Despite the heroic responses to hurricanes Harvey and Irma, it's a sad truth that the chaos created by natural disaster also unleashes and provides cover for human predators. So it's no surprise that mystery writers sometimes use a powerful natural menace--whether shaking earth, raging waters or roaring winds--to heighten suspense and complicate detection in their plots. For example, The Weatherman, by best-selling author Steve Thayer, is a collision of man-made and natural mayhem: Two tortured Vietnam vets, one a television meteorologist with an eerie gift for reading the weather and the other a news producer with a disfigured face, both love the same beautiful cop-turned-reporter. When fierce weather events coincide with murders, the meteorologist is accused, and the disfigured vet and lovely reporter join forces to investigate. In The Breathtaker by Alice Blanchard, a massive tornado strikes a small Oklahoma town and leaves behind three mutilated bodies in a ruined farmhouse. Police Chief Charlie Grover assumes the victims were impaled by flying debris, until evidence proves they were brutally murdered. Grover must enlist the aid of a tornado-chasing scientist to stalk a murderer who conspires with nature to conceal terrible crimes. The drama of Hurricane Katrina (plus a New Orleans setting) have inspired many fictional tales. Certainly, Hurricane by Jewell Parker Rhodes deftly weaves the region's natural and supernatural forces in her mystery plot. Dr. Marie Levant, great-great granddaughter of voodoo queen Marie Laveau, awakens from a nightmare, goes for a drive to clear her head, and finds a crime scene: a couple and their baby killed in the village of DeLaire. She reports the murders to the local deputy and sheriff, and meets the ailing Nana, a voodoo practitioner who's foreseen Marie's arrival. As Marie focuses on the local mystery, an approaching hurricane threatens wider death and destruction. Dead Man's Island, by Carolyn Hart, puts a very different sleuth in the eye of a hurricane: Henrietta O'Dwyer Collins, a widowed former reporter, is invited by an old beau, a media magnate, to his private island off the coast of South Carolina to help him figure out who is trying to kill him. As a monster hurricane hits the island, plot and storm naturally peak together. And if you're hungry for disaster thrills with a dash of romance, there's Chris Fey's Disaster Crimes Series, including Hurricane Crimes, Seismic Crimes, Tsunami Crimes, etc. For more options, see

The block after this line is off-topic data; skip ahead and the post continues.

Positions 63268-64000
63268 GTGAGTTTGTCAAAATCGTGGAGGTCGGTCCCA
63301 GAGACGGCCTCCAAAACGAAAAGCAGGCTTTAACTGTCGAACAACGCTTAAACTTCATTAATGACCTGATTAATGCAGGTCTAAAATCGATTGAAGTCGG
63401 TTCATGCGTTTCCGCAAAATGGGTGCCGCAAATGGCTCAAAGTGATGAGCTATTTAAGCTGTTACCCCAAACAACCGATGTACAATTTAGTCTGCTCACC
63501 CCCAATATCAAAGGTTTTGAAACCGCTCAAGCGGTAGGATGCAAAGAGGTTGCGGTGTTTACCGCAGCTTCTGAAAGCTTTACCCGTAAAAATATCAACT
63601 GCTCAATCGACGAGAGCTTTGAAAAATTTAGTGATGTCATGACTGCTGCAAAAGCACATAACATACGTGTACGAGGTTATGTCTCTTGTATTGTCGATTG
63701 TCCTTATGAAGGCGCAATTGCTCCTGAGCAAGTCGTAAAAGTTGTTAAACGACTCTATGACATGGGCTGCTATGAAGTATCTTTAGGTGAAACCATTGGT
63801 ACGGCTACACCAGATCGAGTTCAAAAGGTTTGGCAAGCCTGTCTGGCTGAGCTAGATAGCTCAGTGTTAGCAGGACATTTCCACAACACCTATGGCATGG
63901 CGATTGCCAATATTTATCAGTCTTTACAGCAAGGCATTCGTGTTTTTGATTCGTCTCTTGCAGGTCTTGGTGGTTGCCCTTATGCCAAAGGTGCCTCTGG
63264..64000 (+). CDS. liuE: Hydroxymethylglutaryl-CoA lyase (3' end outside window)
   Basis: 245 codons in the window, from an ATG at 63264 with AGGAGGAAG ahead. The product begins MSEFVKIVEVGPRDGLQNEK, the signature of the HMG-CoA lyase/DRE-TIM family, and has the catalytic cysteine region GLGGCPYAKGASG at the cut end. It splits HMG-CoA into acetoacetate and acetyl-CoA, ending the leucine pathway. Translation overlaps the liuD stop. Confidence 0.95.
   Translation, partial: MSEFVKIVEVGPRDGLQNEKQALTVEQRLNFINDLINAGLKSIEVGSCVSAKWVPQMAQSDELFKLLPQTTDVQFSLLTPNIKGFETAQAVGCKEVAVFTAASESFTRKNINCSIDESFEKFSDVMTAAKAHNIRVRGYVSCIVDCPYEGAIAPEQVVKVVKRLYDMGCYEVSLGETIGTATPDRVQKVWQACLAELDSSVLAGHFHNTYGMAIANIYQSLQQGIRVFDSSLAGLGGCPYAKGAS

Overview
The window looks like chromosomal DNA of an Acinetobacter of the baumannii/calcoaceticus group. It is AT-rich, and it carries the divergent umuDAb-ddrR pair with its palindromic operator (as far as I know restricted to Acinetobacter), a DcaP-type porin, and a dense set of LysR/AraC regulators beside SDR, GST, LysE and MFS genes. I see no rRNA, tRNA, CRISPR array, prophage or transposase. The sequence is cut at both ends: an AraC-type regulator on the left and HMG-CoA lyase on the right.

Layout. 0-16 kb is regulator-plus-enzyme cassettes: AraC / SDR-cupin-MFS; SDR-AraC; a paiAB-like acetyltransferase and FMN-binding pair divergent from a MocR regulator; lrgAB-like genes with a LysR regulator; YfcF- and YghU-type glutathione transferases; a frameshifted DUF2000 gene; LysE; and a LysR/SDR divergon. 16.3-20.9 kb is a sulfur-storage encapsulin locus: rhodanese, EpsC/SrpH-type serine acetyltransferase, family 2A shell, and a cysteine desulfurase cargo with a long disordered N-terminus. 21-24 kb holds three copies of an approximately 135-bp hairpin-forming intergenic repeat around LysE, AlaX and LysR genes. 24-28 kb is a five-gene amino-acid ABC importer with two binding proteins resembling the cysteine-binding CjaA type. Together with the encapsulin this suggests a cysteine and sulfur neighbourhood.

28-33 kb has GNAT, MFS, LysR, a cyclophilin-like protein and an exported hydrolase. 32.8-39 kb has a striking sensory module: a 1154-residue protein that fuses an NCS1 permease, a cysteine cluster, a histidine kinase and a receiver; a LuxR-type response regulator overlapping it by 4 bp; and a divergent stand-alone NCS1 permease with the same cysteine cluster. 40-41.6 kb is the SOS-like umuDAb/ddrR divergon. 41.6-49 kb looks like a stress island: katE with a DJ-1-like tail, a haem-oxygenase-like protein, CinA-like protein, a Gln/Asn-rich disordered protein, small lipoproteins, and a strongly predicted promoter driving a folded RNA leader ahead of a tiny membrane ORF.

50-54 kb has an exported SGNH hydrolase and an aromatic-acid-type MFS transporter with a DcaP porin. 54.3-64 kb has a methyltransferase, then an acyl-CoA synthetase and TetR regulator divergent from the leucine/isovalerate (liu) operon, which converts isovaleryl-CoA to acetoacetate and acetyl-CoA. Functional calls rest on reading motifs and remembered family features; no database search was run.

Wednesday, August 30, 2017

What If Social Media Turns Murderous?

Social media use has become so ubiquitous that it's no wonder mystery plots are mining social networking for clues, motives and even psychological weaponry. One example is the Social Media Murders Series by Angela Clarke, starting with Follow Me. If you think social media feeds fame monsters, you'll appreciate a plot in which recent graduate Freddie, who is trying to get her journalism career started via online contacts and posts, bumps into old friend Nasreen, now a police officer, and seeks a scoop by following her to a crime scene where a dead man lies slumped over his computer. Social media-savvy Freddie realizes the victim was a troll and finds the Twitter account of the "Hashtag Murderer," who takes credit for the murder and posts cryptic clues to the next target, titillating press and public. Freddie and Nasreen are soon in the crosshairs as they race to catch the fame-crazed killer. Or, maybe you fear that some folks in your social network of "friends" are playing unfriendly games. Then you won't find any comfort in The Other Twin by L.V. Hay. In the British thriller, Poppy returns home after her sister India dies from a fall off a railway bridge and hacks into her sister's laptop seeking the truth about her death. Poppy finds a social media world where resentments are played out online, identities are made and remade, and secrets outnumber truths. Now if you're a person who feels vulnerable to online-savvy miscreants, join tech-impaired, retired Detective Bill Hodges of Mr. Mercedes, the first entry in Stephen King's Bill Hodges Trilogy. In an unsolved case at the end of Hodges' career, the "Mercedes Killer" used a stolen Mercedes to mow down a crowd of people waiting outside a job fair. Miserable in retirement, Hodges is jolted back to life by taunting messages from the killer and drawn into a cat-and-mouse game on an anonymous social media chat site, leading to a race to stop a psychopath. Maybe you're worried social posts are attracting undesirable followers who'll try to move from virtual to actual contact. Then you'll be terrified by The Secrets She Keeps from Michael Robotham. Unwed and pregnant Agatha, who works part-time stocking shelves at a grocery store, is fascinated by chic customer Meghan, who writes a droll parenting blog and boasts two perfect children and a happy marriage. When Agatha learns her blog idol is pregnant again, and that their due dates fall within the same month, she approaches the unsuspecting Meghan and sets something terrible in motion. Or test your social nerves with Caroline Kepnes' novel You. Beautiful Guinevere Beck shops in a New York bookstore where smitten employee Joe "Googles" the name on her credit card. Joe soon finds all he needs to know from her public Facebook account and constant Tweets. He begins to orchestrate meetings and events designed to push her into his arms, and removes any obstacles to his passion--even if it means murder. For thrillers featuring social media, check out

Thursday, August 17, 2017

Hospital Settings: Scary Prescriptions for Murder